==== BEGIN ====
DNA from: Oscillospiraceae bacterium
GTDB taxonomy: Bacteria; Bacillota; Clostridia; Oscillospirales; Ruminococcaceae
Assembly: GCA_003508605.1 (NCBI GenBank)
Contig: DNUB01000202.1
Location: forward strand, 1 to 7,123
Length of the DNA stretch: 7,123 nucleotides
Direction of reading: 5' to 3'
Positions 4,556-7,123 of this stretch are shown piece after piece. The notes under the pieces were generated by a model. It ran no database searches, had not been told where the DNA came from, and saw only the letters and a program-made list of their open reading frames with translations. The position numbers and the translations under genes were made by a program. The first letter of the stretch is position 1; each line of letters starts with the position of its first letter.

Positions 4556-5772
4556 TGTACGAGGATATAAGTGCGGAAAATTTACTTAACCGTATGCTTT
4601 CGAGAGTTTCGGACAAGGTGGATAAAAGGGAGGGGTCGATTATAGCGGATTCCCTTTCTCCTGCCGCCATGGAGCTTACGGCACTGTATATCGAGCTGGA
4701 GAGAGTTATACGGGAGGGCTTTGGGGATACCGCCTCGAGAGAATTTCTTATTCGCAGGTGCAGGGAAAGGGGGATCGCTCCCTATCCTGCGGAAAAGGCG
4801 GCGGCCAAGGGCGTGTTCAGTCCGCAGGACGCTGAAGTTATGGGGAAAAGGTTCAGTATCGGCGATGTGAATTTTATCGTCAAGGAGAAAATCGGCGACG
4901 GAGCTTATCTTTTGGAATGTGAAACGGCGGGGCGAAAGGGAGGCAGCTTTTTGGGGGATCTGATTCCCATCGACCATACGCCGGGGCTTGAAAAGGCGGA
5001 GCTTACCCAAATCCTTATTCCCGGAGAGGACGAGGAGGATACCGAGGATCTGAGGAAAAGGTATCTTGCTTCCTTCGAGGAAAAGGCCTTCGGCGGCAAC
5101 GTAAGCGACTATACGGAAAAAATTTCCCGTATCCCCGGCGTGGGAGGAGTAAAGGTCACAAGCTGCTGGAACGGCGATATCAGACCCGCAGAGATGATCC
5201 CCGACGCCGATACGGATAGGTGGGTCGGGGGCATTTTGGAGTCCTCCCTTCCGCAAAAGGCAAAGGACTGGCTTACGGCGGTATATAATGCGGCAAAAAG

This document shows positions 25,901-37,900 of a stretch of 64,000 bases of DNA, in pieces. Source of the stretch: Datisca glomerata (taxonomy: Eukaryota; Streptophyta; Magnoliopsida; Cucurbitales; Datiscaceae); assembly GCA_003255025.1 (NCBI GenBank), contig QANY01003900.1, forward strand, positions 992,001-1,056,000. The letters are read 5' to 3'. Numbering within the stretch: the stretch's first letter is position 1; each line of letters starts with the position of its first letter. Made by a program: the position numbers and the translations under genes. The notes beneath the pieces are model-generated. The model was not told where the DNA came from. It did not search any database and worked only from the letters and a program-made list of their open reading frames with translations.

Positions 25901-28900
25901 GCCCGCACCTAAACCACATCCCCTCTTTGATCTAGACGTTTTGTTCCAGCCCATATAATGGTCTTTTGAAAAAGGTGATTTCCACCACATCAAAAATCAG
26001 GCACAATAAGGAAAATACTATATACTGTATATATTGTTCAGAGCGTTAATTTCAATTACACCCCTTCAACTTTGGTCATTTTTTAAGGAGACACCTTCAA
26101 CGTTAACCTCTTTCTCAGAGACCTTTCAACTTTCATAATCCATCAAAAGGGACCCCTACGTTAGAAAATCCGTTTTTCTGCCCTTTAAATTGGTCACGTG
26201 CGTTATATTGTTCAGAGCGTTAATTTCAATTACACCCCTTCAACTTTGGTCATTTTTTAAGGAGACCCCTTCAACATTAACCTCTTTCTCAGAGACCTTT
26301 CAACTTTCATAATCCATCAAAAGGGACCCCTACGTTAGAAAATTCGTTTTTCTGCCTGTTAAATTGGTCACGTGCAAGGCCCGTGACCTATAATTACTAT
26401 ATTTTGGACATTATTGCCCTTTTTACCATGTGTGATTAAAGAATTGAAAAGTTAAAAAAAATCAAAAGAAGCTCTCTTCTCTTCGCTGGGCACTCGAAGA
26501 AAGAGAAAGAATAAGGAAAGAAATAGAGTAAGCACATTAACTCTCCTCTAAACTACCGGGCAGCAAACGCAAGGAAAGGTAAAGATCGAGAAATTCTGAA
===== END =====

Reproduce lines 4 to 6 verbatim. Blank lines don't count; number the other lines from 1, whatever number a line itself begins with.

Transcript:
Contig: DNUB01000202.1
Location: forward strand, 1 to 7,123
Length of the DNA stretch: 7,123 nucleotides